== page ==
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Author Topic: NC-183D oscillation  (Read 2874 times)
K7MDO
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Posts: 325




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« on: September 05, 2012, 10:26:22 AM »

I may have inherited a problem from the last guy who owned this NC-183d.  It plays and acts very well on the ham bands from broadcast through 80 meters but when you switch it to 40 meter bands and above and then advance the RF gain the set will squeal.  This occurs up near the 9-10 area of the RF gain.  At points below the oscillation (7 or less on the dial) on the RF gain control the set will receive fine though with commensurately lower sensitivity.

The oscillation is in the audio frequency and no matter where I put the scope on the rf or if chains it is present.  It sounds like "feedback"...  I have wiggled every wire, changed or moved every tube... no luck.

It seems like the second converter is a possible culprit as that is the only thing that gets switched into the circuit (1720 kc) in the 40 meter and higher positions.

Ideas?

73, Tom
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W8JI
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« Reply #1 on: September 06, 2012, 02:41:19 PM »

I'd suspect open capacitor(s) in the AVC system or an open bypass capacitor somewhere up in the front end, poor tuning capacitor grounding or bypassing, or poor shield grounding.

If it is band sensitive and RF gain sensitive, it has to be an RF amp or mixer area feedback problem. It may have more issues than that, but certainly the front end is involved.

Look at shields and grounding, and then you might try jumping bypass caps with a good ceramic disc. A ceramic disk is about 50 times better than tubular foil capacitors for bypassing.
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K7MDO
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« Reply #2 on: September 06, 2012, 04:51:13 PM »

Thanks so much for the advice....  I will do as you suggest....  I did last night find that of the two diagrams I have from downloads show that I have the earlier version of the set and it sure looks to me like someone may have installed new resistors and cap on the 1720 mixer ....  the component values are way off compared to the schematic so I will also set that back to original at the same time... it seems to me too that the mixer may be oscillating due to poor bypassing... we'll see .... and will post if I have success.  Thanks, Tom 
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K7MDO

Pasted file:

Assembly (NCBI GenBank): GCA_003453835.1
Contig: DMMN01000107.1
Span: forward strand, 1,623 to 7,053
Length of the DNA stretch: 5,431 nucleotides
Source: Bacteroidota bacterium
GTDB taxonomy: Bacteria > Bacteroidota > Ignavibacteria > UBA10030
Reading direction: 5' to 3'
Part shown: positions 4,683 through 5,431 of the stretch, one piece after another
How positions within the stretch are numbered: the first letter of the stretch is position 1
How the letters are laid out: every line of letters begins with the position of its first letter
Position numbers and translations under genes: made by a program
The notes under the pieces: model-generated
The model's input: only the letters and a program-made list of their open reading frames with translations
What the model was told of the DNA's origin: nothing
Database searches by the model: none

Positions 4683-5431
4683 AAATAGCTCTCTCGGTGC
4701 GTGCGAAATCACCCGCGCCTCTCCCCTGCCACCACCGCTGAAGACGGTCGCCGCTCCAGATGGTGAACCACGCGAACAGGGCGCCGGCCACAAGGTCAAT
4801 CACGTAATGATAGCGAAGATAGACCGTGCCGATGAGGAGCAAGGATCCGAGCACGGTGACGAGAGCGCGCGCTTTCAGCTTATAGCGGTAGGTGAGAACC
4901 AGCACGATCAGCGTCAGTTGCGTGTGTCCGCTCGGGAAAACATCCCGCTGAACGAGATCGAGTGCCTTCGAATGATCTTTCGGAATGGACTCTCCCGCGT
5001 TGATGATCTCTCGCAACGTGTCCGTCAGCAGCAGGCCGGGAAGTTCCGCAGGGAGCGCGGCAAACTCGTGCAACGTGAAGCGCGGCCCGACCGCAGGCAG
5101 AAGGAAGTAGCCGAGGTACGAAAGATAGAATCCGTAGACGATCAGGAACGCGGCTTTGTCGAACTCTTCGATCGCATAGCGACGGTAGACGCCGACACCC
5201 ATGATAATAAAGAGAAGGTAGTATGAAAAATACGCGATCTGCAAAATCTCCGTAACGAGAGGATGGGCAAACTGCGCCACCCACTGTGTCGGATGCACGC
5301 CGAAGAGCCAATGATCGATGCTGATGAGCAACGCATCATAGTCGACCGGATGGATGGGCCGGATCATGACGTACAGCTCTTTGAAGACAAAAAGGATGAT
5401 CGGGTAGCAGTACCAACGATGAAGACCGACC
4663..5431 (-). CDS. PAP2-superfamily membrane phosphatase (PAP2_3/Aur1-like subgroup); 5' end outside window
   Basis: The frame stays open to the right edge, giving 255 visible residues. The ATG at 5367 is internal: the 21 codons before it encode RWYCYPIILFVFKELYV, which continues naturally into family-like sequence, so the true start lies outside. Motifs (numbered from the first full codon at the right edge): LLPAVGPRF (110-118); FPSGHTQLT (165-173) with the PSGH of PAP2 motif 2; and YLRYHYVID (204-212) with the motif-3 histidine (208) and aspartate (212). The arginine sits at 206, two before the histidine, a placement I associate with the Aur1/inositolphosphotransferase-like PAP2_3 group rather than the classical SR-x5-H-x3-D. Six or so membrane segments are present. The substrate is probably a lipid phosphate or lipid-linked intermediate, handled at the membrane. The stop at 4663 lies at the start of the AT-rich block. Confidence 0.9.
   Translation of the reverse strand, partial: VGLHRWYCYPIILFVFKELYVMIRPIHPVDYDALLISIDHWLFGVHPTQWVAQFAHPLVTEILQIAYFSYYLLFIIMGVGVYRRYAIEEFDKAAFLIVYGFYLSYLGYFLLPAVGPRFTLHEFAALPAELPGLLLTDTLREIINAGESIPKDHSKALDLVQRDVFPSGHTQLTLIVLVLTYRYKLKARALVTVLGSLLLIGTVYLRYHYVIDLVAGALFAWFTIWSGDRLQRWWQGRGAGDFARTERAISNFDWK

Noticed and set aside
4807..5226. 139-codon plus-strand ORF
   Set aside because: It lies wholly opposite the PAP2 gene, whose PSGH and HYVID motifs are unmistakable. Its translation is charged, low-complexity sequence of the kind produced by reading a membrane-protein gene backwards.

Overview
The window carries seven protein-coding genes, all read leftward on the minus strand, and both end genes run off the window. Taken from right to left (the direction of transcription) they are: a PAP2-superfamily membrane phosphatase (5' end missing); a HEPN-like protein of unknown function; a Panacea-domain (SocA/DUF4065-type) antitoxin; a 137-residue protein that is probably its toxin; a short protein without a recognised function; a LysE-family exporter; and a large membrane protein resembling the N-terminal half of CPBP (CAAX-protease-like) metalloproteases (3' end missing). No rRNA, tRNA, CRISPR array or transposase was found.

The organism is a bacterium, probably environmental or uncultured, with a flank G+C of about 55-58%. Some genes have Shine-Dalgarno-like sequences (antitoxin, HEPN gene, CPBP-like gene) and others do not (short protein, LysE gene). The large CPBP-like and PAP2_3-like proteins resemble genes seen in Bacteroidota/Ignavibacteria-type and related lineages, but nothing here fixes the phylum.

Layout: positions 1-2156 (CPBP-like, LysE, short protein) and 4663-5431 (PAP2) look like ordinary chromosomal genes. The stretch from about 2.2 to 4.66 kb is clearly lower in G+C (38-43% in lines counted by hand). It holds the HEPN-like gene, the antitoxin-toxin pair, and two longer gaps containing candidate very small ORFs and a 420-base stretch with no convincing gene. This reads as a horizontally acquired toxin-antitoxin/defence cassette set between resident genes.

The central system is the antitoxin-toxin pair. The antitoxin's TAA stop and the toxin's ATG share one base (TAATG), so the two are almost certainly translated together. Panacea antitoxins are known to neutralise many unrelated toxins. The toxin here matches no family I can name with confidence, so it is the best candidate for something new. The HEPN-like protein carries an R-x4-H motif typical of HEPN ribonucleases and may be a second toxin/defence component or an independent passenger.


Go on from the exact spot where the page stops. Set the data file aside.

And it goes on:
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Posts: 325




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« Reply #3 on: September 06, 2012, 09:33:21 PM »

EUREKA! fixed it!  It did turn out to have some poor parts selections in the mixer but at the same time I checked all of the bypass caps on the IF strip.... some were different values and I also noticed that the leads were quite long.  I removed two of the worst offenders and shortened the leads and rerouted them to closer grounds...  immediately the 40 meter (C) band no longer oscillated but when I moved it to the (D) band for 20 meters I still had some pumping type of oscillation going on....  then I noticed that when I would reach into the chassis to add the "test" bypass cap the squeal stopped... when I pulled my hand out it started again...  so went to a wood stick and started moving some of the wires around and found the IF can leads on one IF can, if moved a 1/4" stopped the feedback.  All there was to it!  I think the BFO oscillator and B+ leads were too close together... the routing is very critical and whoever worked on the set before moved things enough to cause the problem.  Very gratifying to have success after a lot of head scratching.

73, Tom
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W5JO
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Posts: 59




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« Reply #4 on: September 07, 2012, 08:25:57 PM »

The placement of the coupling cap from the last IF to the ABC tube is critical.  Move it to the best location.
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K7MDO
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Posts: 325




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« Reply #5 on: September 07, 2012, 08:59:53 PM »

I found the position of the wires to the IF cans to also be incredibly touchy.  There are red and blue wires that cross on their way to three of the IF cans and each pair must be "just so"or oscillation starts at high RF sensitivity settings.

"ABC" tube?

Tnx Tom
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W5JO
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« Reply #6 on: September 08, 2012, 08:18:23 PM »

I found the position of the wires to the IF cans to also be incredibly touchy.  There are red and blue wires that cross on their way to three of the IF cans and each pair must be "just so"or oscillation starts at high RF sensitivity settings.

"ABC" tube?

Tnx Tom